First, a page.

I’ve always maintained a realistic outlook for their lives. I’ve been truthful in telling my eldest that he can do almost anything. There are many things Chris will never do and I’ve always tried to steer him towards what is feasible. Alex as well. He will certainly never sing opera – and none of them will ever be President.

I’m sure there are people out there who have become exactly what they wanted to be – we all knew someone who was incredibly gifted and knew what they were cut out for at an early age – but few of them actually turned out to be the superhero they always dreamed they’d be (yes, that was one of my dreams too).

If you were like me and Chris, and your aspirations were outside the realm of what is achievable, then perhaps you’ll agree with me. Or maybe you were more down-to-earth in your expectations. In either case, telling a child they can do or be absolutely anything is something I’ll never do and something I wish others would put a little more thought into. You never know whose dreams you’ll eventually be dashing.

This post was written for Opinionated Man’s Opinion Challenge. Find it here:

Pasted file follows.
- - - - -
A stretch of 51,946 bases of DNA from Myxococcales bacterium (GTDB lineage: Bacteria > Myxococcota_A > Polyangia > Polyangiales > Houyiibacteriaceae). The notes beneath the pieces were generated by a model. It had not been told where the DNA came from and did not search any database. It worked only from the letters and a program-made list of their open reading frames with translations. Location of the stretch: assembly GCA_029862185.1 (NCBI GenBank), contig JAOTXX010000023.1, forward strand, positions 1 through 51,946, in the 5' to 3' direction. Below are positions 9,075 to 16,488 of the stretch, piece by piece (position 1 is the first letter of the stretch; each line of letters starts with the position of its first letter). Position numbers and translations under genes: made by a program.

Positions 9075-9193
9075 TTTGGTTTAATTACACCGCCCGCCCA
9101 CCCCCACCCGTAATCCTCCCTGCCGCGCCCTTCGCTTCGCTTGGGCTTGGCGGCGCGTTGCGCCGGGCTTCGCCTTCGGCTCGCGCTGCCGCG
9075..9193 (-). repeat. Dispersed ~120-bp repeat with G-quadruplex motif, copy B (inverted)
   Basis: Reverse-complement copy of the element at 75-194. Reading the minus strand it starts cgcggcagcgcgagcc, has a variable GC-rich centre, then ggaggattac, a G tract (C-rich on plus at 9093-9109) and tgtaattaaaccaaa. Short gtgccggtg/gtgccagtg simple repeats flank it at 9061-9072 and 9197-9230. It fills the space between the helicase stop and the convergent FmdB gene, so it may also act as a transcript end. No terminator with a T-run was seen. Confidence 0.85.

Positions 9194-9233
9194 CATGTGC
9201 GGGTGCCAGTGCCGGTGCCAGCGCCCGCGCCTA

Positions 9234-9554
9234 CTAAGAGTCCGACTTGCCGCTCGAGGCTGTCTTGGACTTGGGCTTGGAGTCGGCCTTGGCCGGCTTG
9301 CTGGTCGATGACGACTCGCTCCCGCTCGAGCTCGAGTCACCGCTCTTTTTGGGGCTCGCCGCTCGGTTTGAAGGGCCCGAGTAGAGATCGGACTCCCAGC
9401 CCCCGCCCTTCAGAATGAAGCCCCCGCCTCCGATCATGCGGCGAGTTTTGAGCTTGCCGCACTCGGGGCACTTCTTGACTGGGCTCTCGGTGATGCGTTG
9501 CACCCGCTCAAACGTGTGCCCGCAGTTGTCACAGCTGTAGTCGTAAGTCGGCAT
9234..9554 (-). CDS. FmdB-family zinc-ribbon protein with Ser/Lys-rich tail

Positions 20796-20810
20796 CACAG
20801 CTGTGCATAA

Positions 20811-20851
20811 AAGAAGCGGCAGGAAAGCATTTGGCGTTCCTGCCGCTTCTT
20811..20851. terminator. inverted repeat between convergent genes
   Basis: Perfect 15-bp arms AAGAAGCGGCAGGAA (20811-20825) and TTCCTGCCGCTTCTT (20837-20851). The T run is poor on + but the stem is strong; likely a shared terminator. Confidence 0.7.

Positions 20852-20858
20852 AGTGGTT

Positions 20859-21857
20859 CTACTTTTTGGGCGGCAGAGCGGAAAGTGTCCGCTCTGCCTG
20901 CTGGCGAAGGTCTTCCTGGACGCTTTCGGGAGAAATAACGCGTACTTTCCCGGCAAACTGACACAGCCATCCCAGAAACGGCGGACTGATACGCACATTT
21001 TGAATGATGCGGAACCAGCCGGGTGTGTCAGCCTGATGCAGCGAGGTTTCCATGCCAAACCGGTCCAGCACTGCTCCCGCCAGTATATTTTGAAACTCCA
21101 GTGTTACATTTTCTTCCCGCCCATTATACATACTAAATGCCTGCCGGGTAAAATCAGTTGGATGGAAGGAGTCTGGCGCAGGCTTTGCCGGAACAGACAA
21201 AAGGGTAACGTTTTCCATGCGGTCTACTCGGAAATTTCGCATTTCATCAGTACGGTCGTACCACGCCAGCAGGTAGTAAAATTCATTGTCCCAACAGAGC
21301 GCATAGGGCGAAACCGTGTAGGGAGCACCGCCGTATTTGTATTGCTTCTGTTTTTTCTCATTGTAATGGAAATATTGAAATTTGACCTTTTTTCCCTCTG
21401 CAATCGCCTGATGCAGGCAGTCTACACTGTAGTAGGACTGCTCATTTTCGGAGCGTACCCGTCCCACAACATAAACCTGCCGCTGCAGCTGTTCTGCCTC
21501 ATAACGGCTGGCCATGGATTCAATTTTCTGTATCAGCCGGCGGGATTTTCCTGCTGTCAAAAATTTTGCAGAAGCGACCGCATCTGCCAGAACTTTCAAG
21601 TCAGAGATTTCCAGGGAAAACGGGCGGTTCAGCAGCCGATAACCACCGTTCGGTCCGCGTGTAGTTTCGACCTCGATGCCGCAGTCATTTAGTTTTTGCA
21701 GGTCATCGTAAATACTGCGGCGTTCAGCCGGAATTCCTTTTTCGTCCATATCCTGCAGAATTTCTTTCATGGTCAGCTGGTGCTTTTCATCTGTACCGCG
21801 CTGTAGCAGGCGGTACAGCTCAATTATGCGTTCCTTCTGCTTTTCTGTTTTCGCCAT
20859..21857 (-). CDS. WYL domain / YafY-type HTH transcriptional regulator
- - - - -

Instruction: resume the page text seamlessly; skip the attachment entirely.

NaNoWriMo Challenge

“Write what you know.” It’s one of those things we’re told to do, along with “show, don’t tell,” and a bunch of other guidelines we’re given as writers, that will apparently give us the tools we need to make us better writers and bring home our first million. It’s the “write what you know” thing I want to focus on today though, and I’ll tell you why.

I almost got hit by a bus today.

Don’t panic, I’m okay, but it was a close call. I’m talking inches. Millimeters even. It got me to thinking about my NaNo project, as does everything in my life – when I decide to write a novel, I live and breathe it, almost literally. Having something as dramatic as a real-life near-death experience happen to me (okay, okay, the mirror of a bus moving half a mile an hour nearly clipped my ear as I walked along the edge of a sidewalk) being worth mentioning, could happen to one of my characters, right? You can bet it will.

So back to writing what you know. I don’t think they really mean it in the strict sense of writing what you do for a living outside of writing, for instance. Or even writing about characters who write, though many writers do (I’m looking at you, Stephen King). If we did that, everything we wrote would be autobiographical. And what would the fantasy writers do? I’m thinking an elf accountant would be rather boring.

I think writing what you know can be taken in a more broad sense of feelings, emotions, and yes, little experiences like almost getting hit by a small, slow-moving school bus that’s coming to a stop beside the curb.

So my challenge, for all my fellow NaNoers who are reading this, is simple. Write into your story the next time you write, about something you’ve experienced in the last week. If your characters are in space it can be a sensation, or a sentence you remember hearing or saying.

And if you’re writing an autobiography – oh what the hell. Lie! I dare you!

P.S. Let me know how it goes!